Scale of crack cocaine and heroin addiction in East Sussex revealed

The figures have been collected by Public Health England
The figures have been collected by Public Health England

Health experts have warned that lethal Class A drugs are now available in our communities at 'pocket money prices'.

Rocks of crack cocaine can be easily bought for as little as £5 and are causing untold harm, it is claimed.

New data from Public Health England reveals that East Sussex (excluding Brighton) has one of the highest populations of crack cocaine and opiate users in the South East.

Opiates are a type of drug that includes heroin and some prescription painkillers.

The figures are based on users identified between March 1, 2016 and March 31, 2017 and are broken down by local authority area.

Public Health England identified 2,140 users of crack cocaine and opiates in East Sussex.

Former addict: 'Alarming' number of teenagers now addicted

Eytan Alexander is a former drug addict and now works as the chief executive of UK Addiction Treatment.

He identified the uptake of these drugs among young people aged 15-24 (3,600 in the South East) as an area of particular concern.

He said: “Public Health England’s data clearly shows that an alarming number of teenagers and young adults are addicted to these incredibly potent substances.

“They’re seeking the feeling of euphoria at pocket money prices- crack rocks can be purchased for as little as a fiver with dealers available any time of day at the click of a button.

“Teenagers misusing crack and opiates at such an early age will not only suffer with the physical effects of the drugs, but the drugs could impact their education, overall achievement in life and expose them to a criminal environment at a young age, without full understanding of the risks and consequences of their actions."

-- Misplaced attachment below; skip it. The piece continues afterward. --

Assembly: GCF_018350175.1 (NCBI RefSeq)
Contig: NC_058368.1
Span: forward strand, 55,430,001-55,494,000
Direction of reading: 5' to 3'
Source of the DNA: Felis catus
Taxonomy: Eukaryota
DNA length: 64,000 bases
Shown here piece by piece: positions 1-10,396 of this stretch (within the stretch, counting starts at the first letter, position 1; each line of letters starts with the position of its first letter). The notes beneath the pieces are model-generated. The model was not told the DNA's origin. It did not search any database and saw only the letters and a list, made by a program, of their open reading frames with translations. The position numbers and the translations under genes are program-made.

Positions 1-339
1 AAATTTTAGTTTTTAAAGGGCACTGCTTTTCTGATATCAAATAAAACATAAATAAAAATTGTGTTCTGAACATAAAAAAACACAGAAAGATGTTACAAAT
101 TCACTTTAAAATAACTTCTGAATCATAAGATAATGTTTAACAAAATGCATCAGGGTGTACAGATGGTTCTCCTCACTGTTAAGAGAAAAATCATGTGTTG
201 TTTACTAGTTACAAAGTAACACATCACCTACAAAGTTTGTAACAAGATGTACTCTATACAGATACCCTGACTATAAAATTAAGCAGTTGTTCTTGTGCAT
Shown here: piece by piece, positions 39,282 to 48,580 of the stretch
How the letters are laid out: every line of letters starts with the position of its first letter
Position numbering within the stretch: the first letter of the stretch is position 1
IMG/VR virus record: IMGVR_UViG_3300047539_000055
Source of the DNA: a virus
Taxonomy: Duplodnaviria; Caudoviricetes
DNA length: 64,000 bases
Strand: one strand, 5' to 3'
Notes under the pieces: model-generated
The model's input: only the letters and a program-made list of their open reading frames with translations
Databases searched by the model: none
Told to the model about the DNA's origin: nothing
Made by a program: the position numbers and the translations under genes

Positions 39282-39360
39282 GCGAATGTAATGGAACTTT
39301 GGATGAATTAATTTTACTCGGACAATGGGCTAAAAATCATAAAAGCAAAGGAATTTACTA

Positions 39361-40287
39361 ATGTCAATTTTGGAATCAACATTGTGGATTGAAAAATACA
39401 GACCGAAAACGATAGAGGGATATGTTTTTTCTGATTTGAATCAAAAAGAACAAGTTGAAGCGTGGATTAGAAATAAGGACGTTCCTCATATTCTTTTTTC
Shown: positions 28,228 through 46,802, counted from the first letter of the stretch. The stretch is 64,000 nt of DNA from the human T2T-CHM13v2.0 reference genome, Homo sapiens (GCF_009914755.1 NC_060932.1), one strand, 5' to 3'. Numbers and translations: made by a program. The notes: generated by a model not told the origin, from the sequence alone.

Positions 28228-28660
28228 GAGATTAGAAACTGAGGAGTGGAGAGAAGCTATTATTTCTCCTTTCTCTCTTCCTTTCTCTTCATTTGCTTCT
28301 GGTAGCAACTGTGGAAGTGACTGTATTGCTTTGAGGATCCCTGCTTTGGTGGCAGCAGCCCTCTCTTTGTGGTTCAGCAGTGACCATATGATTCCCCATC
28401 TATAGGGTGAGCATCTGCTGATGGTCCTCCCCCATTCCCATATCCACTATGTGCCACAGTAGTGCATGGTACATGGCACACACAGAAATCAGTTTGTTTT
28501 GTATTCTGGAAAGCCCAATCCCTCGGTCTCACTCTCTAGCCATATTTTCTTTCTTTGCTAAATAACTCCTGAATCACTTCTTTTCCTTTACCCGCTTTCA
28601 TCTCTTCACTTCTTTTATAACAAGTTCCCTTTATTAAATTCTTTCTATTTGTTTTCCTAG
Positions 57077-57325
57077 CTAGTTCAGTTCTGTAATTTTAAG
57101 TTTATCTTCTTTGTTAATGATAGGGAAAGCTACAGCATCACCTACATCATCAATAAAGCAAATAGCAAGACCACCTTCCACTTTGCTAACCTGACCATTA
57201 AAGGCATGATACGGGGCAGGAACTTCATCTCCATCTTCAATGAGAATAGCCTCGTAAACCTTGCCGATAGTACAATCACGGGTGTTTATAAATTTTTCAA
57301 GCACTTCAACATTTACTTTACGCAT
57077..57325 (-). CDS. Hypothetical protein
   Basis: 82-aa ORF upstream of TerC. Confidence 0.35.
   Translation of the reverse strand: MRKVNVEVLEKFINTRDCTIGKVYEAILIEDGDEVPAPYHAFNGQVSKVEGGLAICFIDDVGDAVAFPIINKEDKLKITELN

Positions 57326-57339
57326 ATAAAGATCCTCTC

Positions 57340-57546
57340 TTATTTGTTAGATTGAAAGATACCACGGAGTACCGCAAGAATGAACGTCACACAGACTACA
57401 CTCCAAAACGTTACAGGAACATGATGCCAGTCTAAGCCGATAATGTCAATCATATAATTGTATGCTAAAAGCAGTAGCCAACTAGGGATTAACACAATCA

Effects on families and children as well as personal health

He also noted that these drugs are harmful for people whatever their age.

Mr Alexander continued: “The impact of a person misusing these drugs in later life has a knock-on effect on their family, children, spouses as well as their own personal health, which will deteriorate at a much faster pace if drug use continues, and for some, will prove fatal.”

The total for East Sussex was lower only than Hampshire (3,434), Kent (5,647), Oxfordshire (3,416), Surrey (3,391) and West Sussex (2,695).

A total of 2,065 users were identified in Brighton and Hove.

Those local authorities with the lowest totals include: Bracknell Forest (365), Wokingham (373) and Windsor and Maidenhead (525).